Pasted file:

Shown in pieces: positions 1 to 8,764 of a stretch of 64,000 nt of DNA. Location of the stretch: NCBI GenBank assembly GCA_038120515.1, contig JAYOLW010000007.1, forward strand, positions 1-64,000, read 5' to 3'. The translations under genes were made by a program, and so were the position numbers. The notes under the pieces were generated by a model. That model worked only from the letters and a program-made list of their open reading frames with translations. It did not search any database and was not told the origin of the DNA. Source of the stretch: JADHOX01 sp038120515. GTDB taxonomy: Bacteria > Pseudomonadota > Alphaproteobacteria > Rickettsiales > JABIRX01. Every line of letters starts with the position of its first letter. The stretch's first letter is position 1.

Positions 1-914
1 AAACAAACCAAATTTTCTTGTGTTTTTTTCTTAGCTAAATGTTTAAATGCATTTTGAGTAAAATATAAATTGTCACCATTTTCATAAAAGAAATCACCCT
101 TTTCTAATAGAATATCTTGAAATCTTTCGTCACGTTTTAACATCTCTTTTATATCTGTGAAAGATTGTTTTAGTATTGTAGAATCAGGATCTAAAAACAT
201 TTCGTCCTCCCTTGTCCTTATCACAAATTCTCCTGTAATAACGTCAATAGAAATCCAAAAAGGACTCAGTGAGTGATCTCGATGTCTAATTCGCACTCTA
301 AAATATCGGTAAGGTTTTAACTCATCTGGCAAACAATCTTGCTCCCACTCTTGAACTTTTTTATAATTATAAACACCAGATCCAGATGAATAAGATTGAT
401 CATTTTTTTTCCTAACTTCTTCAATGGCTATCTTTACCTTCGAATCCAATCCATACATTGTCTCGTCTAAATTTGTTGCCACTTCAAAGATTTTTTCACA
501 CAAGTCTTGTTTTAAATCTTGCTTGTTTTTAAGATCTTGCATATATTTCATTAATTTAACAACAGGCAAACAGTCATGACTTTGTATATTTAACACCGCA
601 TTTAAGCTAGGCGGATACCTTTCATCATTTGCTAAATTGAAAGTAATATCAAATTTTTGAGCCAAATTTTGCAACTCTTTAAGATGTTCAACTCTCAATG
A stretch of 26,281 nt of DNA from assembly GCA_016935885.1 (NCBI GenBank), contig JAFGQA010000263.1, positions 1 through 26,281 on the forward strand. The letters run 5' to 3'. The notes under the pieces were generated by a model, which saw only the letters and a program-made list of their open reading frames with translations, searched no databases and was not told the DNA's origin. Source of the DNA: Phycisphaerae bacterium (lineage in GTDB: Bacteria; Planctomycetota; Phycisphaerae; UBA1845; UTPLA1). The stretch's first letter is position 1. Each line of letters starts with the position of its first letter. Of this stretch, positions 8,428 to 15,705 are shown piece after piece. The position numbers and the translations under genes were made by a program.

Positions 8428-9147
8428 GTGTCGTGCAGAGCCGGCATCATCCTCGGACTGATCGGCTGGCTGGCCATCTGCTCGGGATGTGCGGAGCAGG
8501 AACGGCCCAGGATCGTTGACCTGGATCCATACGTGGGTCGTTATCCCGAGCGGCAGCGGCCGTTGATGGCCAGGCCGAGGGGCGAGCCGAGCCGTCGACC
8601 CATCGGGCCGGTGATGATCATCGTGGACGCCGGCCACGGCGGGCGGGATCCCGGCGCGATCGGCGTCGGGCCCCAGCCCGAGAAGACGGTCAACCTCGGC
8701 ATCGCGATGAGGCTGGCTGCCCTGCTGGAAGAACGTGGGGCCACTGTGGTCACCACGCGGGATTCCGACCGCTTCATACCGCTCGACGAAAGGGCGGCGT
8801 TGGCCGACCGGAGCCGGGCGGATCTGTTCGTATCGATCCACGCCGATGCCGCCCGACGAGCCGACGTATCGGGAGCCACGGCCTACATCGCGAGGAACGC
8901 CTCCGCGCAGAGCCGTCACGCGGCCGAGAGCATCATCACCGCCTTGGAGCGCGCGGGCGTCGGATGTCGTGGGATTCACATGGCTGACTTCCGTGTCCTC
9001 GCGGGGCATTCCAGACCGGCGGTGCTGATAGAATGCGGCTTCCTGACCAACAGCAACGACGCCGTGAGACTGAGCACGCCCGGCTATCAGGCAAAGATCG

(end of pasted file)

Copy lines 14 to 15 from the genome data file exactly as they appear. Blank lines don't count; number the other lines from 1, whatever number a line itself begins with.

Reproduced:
8601 CATCGGGCCGGTGATGATCATCGTGGACGCCGGCCACGGCGGGCGGGATCCCGGCGCGATCGGCGTCGGGCCCCAGCCCGAGAAGACGGTCAACCTCGGC
8701 ATCGCGATGAGGCTGGCTGCCCTGCTGGAAGAACGTGGGGCCACTGTGGTCACCACGCGGGATTCCGACCGCTTCATACCGCTCGACGAAAGGGCGGCGT